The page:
Licking behavior isn’t uncommon in felines. They might lick various things they find in their surroundings besides their food.
This happens since they’re curious and probably want to know how a certain thing tastes. As you likely observe on a daily basis, your cat also loves to lick her fur! This is her grooming routine, since cats are known to be super clean animals.
But, you might be surprised with your cat enjoying licking you – your nose, to be precise.
Why does this happen? Why does my cat lick my nose? Should I be worried?
Well, there isn’t a single answer to this. Actually, there are nine common explanations for this type of behavior in your pet.
Let’s learn more about the nose licking issue, and whether you should do anything to stop your kitty from it.
1. Your Cat’s Way To Show Her Love
Let’s start with a rather positive explanation for your cat’s fascination with your nose.
She might be doing this to show her love and affection for you. If together with nose licking you also notice your cat purring and snuggling up towards you, these are definite signs that she loves you and enjoys your company.
Cats don’t feel emotions in the same ways humans do. This is also why so many people find them as reserved and aloof and believe that felines can never be as affectionate and loving as dogs, for instance.
The truth is that cats probably don’t understand kisses, for example, at least not in the same meaning they have for humans. However, they can understand that their owners are taking care of them and providing them with affection.
So, your cat licking your nose could be understood as her way of kissing you and showing you her love!
You can see how this looks in the video below.
2. She Wants To Bond With You
Grooming and licking is an important part of a cat’s life, and it all starts in her early childhood.
AmeriVet explains how mother cats groom their kittens for hygiene purposes, but this is also their way of providing comfort and bonding with them.
Therefore, this could be an acquired behavior in your cat – the one that she learnt from her mother. By licking your nose, she might be trying to make deeper bonds with you.
This is a great sign and one of the biggest approval your furry friend can give to you. This means that she sees you as her person, placing her trust in you as the one who cares for her and provides her with a secure home.
3. Your Cat Likes The Taste Of Your Skin
Sense of smell is very important for cats.
According to Battersea Dogs & Cats Home, felines rely on their sense of smell as they use it to communicate, but also to gather information.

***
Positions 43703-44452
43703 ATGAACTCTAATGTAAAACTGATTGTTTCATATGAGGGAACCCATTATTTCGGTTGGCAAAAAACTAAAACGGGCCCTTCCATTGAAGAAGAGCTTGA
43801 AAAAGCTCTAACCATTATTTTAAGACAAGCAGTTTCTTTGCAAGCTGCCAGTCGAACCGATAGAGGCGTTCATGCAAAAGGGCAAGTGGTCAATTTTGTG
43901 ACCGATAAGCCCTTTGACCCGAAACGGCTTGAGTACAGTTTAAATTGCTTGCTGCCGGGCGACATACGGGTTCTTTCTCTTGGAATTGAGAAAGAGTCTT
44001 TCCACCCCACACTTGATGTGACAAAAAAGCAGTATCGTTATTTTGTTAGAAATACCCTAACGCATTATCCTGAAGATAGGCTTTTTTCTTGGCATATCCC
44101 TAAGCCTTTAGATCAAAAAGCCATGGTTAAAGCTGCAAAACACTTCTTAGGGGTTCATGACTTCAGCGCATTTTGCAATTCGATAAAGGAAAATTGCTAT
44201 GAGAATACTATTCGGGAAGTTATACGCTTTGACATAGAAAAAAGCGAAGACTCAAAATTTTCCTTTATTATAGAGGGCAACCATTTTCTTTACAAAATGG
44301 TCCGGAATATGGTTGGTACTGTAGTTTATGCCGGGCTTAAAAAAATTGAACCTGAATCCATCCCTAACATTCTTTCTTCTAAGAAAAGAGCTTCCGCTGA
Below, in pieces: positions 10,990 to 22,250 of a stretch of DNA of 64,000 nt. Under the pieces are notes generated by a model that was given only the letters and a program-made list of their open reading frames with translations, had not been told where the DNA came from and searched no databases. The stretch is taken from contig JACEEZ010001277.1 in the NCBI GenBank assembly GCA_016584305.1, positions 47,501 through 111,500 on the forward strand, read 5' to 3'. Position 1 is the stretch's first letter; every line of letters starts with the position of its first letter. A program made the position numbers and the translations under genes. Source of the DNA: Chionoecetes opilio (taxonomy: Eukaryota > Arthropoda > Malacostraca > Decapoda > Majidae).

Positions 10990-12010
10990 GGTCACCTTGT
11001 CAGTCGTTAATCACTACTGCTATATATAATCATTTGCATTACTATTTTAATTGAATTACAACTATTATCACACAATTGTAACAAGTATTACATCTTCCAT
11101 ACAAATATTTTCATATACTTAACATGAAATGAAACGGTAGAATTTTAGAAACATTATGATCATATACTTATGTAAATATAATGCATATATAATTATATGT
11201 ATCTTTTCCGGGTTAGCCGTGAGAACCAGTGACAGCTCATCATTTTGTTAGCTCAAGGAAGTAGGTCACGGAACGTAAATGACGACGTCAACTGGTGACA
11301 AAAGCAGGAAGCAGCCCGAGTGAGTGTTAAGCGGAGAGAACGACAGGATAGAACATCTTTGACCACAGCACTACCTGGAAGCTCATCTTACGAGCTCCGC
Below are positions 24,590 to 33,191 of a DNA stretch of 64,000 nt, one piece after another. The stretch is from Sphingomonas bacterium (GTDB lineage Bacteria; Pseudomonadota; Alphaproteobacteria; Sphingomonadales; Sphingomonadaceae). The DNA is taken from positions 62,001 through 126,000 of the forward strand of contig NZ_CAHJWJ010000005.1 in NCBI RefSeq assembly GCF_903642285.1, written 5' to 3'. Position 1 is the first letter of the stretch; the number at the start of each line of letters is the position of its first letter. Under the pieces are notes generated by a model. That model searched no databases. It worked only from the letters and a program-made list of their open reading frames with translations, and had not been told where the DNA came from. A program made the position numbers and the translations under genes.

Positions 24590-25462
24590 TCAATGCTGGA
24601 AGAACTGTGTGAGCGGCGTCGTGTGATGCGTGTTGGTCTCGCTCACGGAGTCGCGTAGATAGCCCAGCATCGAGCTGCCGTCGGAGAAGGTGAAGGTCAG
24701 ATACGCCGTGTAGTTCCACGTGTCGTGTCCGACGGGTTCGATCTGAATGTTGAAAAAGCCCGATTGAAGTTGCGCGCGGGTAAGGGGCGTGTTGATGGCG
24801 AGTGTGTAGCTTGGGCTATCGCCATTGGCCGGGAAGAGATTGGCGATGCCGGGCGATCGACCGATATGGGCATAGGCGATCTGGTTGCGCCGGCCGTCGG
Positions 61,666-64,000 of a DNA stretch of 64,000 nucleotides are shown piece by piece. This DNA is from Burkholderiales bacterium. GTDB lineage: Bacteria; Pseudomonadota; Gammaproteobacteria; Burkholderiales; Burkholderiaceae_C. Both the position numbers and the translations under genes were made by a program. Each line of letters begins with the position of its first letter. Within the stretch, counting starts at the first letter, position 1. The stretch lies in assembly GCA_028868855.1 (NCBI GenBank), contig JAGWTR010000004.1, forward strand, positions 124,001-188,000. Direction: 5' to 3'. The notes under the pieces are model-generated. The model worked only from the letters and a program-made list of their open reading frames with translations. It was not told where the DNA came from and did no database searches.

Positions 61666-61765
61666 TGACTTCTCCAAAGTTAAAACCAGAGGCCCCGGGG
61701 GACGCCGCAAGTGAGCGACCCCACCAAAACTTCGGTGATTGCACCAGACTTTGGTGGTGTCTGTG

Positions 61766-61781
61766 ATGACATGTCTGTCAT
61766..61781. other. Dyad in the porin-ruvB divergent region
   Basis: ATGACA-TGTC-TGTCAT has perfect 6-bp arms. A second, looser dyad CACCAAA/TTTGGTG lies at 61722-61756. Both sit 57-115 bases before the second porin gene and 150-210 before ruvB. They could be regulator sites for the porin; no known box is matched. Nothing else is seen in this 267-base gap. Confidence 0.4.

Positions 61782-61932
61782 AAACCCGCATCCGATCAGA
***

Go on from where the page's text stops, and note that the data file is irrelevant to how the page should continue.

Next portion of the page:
Therefore, your cat uses this sense to communicate important messages to her feline counterparts, but also to you.
Considering this, it’s not so surprising that your cat wants to lick you to see how you taste. If she seems to like to lick your nose the most, she probably enjoys the salty taste of your sweat or even tears.
Also, your cat might especially like to lick your nose after you have eaten a tasty meal, since, thanks to her great sense of smell, she can still feel the aroma of food you just enjoyed.
4. Attention Seeking
Another possibility is that your cat is trying to get some attention from you.
Maybe you have been overly busy lately with your guests, work, or any other obligations. This might make your cat think like she isn’t the center of your attention anymore.
Although cats might seem independent and perfectly good left on their own, they actually thrive on getting interaction and attention from their humans.
Your cat loves for you to have a special time in day to dedicate only to her and her needs. If you fail to do this for a couple of days in a row, she might seek your attention with some unusual behavior, such as biting your phone, or licking your nose!
This is her way of telling you: Leave everything that you’re doing and give me the attention I deserve!
5. Time To Play
All cats are playful, although some need more opportunities to play than others. As a responsible pet parent, you should be aware of how much physical exercise your cat needs daily.
If she’s persistent in licking your nose all of a sudden, this could indicate that she’s calling you for a play.
Perhaps you spend most of the day away from home, and your cat could lack not only your presence, but also opportunities to play and to spend her enormous energy.
You should play with your cat as much as your free time allows you. This serves as an excellent means for her to engage in physical exercise, socialize, and build a stronger bond with you.
Another good thing to do here is to frequently cheer your cat up with some new toys. You should also provide her with plenty of space to hide and rest inside your home, as well as with some nice tall cat trees.
6. Your Cat Wants To Groom You
Grooming is one of a cat’s natural instincts, and this is a part of her nature, regardless of her breed, age, and gender.
A potential reason why your kitty might lick your nose is her trying to groom you as well!
PetMD points out how a cat’s licking is a friendly, altruistic behavior. Mother cats groom their kittens, and many of them will groom other cats as well, as they grow up.
Grooming is their way to strengthen their social bonds, therefore, some felines might transfer this act onto their humans.